Like many others, temperatures between the two levels of my house are uneven. This is particularly noticeable as spring arrives and the upper floor (above ground) enjoys solar heating (so the heater never runs) and the lower (in ground) floor cools off. Frequently, I manually turn on the furnace fan at the thermostat to circulate air between floors and this basically achieves the goal. But then I forget to turn off the fan override. So, I'm wondering if I can install a second thermostat on the lower floor to automatically control the heater blower only when the temperature falls below a given threshold on the lower floor.

Givens: 1) I have a recent model high efficiency natural gas heater 2) my current Thermostat is Honeywell TH4110D1007 Programmable Thermostat 2) access to the heater on the lower level is trivial


1) I can add a second thermostat in parallel

2) I would only make some connections from the new thermostat

3) 24v Power is supplied with the Red wire

4) Heat is controlled with the White wire

5) Fan is controlled with the Green wire

6) I'd be using a simple programmable Honeywell thermostat

7) I'd need to manually set similar time periods and temperatures as are set on the existing "master" thermostat.

Note: In my current plan, I am NOT trying to turn the heating on - just the fan.

So, my specific questions:

A. Has anyone ever done this?

B. Would I connect the Fan wire or would I actually cross connect the thermostat's Heat connection (W) to the fan control wire. i.e., to get automatic fan control, would I use the G or W wires to signal/control? Or, am I totally mixed up?

C. Am I risking my entire system for something risky?

D. Is there another better way to achieve the goal?

  • possible duplicate of Can I pair two thermostats to work with a single zone system?
    – Comintern
    Apr 13, 2014 at 21:41
  • Perhaps, but I didn't think so. As I understood the earlier question, they are trying to control temperature from a second location which might drive first location off target and I'm only trying to control the fan from the second location. Also, running a wire from new to old location would be much more difficult than what I have in mind.
    – Karl G
    Apr 13, 2014 at 21:47
  • I use a second Tstat to run the fan in my solarium if it gets too hot (that's part of a dual system house); it calls for AC but it's wired to the fan, which helps bring the hot air down from upstairs, as it's return is on the middle level. Note however, my T's run on batteries; not 24v.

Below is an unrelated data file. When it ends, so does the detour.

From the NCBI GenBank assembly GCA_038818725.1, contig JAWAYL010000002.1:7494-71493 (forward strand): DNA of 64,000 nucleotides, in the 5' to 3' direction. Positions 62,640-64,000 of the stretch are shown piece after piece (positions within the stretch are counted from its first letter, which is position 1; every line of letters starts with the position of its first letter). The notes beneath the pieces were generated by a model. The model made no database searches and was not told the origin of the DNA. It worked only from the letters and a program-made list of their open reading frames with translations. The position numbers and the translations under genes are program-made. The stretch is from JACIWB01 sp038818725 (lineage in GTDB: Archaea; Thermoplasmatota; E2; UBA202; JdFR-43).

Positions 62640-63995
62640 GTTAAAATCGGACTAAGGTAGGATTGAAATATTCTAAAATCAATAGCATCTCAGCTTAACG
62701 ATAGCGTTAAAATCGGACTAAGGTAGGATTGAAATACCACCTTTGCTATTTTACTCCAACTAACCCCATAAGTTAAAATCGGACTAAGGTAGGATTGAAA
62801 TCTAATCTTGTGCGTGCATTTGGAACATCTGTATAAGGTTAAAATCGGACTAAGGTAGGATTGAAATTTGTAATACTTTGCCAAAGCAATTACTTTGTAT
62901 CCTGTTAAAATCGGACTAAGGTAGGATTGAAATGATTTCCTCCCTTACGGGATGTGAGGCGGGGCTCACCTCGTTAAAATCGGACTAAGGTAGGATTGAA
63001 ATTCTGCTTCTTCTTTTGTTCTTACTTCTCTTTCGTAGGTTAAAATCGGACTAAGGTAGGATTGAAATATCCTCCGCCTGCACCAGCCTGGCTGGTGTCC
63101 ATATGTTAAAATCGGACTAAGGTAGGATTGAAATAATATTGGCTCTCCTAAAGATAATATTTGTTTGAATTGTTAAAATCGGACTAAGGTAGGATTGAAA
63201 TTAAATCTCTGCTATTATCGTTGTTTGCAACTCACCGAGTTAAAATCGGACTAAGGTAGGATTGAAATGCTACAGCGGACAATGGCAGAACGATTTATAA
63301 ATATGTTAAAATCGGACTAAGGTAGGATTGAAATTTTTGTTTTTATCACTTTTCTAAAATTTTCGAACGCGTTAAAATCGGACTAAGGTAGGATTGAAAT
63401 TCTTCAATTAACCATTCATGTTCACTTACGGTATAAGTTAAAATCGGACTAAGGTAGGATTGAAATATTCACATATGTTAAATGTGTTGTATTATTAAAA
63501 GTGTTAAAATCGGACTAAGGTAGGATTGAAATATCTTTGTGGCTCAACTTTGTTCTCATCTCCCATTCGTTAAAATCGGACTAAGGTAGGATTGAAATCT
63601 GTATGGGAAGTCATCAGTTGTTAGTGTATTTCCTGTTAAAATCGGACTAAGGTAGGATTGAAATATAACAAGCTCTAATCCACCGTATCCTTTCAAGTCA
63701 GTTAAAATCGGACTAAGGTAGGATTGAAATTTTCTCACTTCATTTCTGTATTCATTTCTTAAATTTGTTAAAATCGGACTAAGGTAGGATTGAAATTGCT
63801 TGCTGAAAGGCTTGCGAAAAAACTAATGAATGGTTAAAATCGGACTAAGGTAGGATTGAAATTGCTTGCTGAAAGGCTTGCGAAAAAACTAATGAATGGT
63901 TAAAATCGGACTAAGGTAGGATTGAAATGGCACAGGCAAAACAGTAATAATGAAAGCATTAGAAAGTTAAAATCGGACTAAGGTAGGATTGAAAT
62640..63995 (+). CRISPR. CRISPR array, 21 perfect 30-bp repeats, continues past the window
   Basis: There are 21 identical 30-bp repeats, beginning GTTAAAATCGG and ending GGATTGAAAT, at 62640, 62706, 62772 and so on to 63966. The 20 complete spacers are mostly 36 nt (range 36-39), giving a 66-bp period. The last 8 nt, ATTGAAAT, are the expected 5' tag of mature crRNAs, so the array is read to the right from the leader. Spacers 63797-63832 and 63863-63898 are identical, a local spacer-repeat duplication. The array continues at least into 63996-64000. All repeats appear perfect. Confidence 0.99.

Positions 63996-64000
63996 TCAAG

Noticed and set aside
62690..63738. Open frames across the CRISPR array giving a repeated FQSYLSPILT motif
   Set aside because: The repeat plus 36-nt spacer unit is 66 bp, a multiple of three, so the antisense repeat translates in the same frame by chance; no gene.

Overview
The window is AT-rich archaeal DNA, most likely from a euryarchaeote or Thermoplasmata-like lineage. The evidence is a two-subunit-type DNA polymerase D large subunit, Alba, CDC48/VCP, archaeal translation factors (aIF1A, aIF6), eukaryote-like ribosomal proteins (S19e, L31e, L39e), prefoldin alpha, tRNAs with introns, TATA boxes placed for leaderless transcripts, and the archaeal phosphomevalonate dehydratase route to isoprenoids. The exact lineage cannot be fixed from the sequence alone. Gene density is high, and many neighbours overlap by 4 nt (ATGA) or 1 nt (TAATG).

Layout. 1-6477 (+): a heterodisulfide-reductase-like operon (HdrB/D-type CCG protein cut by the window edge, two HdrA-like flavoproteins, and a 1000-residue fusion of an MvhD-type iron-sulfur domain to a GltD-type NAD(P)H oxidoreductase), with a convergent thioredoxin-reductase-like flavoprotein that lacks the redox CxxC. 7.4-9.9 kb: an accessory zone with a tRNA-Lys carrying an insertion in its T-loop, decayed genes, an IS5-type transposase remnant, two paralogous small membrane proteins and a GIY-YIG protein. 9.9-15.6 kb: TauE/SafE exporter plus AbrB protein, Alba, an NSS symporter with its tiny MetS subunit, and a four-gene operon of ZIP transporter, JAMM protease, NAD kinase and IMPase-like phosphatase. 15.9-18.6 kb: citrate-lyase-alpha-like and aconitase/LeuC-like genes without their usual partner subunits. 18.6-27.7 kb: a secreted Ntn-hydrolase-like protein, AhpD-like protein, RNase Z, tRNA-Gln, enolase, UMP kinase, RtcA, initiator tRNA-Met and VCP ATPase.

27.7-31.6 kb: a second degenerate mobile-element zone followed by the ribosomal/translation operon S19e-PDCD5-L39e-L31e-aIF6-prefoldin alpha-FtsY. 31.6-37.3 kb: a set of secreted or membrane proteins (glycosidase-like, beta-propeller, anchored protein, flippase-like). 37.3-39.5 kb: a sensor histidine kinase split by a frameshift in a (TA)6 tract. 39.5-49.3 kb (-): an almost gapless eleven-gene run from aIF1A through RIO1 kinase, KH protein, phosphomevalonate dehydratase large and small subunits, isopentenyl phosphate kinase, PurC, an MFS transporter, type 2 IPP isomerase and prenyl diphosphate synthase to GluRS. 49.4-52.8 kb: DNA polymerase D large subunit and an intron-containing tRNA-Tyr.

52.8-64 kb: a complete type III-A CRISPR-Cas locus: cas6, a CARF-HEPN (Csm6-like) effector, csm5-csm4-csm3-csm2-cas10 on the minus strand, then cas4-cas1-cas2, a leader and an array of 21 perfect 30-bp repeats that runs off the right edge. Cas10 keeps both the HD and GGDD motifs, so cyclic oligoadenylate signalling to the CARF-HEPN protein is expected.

– Mazura
    Aug 17, 2015 at 20:05

3 Answers 3


In theory this should be easy -- have the second thermostat connect the R and G wires when it calls for cooling, and the fan will run.

Here's one reason it might NOT work, and it's subtle/non-intuitive so I thought it was worth mentioning: Some thermostats short the Y (cooling) and G (fan) wires together whenever they're in cooling mode. They do this so that they can use one relay to turn on both fan and A/C during a call for cooling. (Relays are relatively expensive components.) This shorting happens whenever the thermostat is in "cool" mode, whether it's actually calling for cooling or not. (Although if you set such a thermostat's Fan switch to "ON" instead of "AUTO", the short is removed so as to run the fan only.)

Where there's only one thermostat in the system, this shorting behavior does no harm. But if a second thermostat is added and it calls for "fan", the power will go through the short in the first thermostat and turn on the A/C as well. I have this exact arrangement in the house I just bought, and I cannot run the fan independently from either thermostat -- it will always run the A/C as well. If I unwire either thermostat (or set it to "heat" mode), I can then run the fan without the A/C.

So you might try shorting R (or Rc) and G with your existing setup to make sure that the A/C does not come on as well.

Source: personal observation confirmed by isolated testing on Robertshaw 9600 programmable thermostat


Some thermostats already include a fan "recirculation" mode, which runs the fan for (usually) ⅓ of the time that the thermostat is NOT calling for heating or cooling. This feature is specifically to mix the air in the dwelling so the temperature remains even.

I recommend upgrading your thermostat to one with this feature.


I added a second thermostat to run the fan in heating months. It did start the air conditioner as mentioned in several articles, so I just disconnected the air conditioner at the breaker box and it is working fine. I also jumped the white and green so I could manually turn on the fan, if needed.

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